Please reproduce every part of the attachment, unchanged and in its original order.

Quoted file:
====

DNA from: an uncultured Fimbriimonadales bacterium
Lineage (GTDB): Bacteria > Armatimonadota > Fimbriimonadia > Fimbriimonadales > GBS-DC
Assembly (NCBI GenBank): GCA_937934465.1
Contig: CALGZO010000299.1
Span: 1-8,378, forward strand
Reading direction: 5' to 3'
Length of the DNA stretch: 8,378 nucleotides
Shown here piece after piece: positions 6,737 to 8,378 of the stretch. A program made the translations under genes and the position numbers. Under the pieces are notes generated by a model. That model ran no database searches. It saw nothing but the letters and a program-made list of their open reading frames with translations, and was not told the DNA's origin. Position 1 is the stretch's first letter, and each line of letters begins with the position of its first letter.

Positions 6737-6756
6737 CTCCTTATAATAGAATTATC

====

DNA from: an uncultured Fimbriimonadales bacterium
Lineage (GTDB): Bacteria > Armatimonadota > Fimbriimonadia > Fimbriimonadales > GBS-DC
Assembly (NCBI GenBank): GCA_937934465.1
Contig: CALGZO010000299.1
Span: 1-8,378, forward strand
Reading direction: 5' to 3'
Length of the DNA stretch: 8,378 nucleotides
Shown here piece after piece: positions 6,737 to 8,378 of the stretch. A program made the translations under genes and the position numbers. Under the pieces are notes generated by a model. That model ran no database searches. It saw nothing but the letters and a program-made list of their open reading frames with translations, and was not told the DNA's origin. Position 1 is the stretch's first letter, and each line of letters begins with the position of its first letter.

Positions 6737-6756
6737 CTCCTTATAATAGAATTATC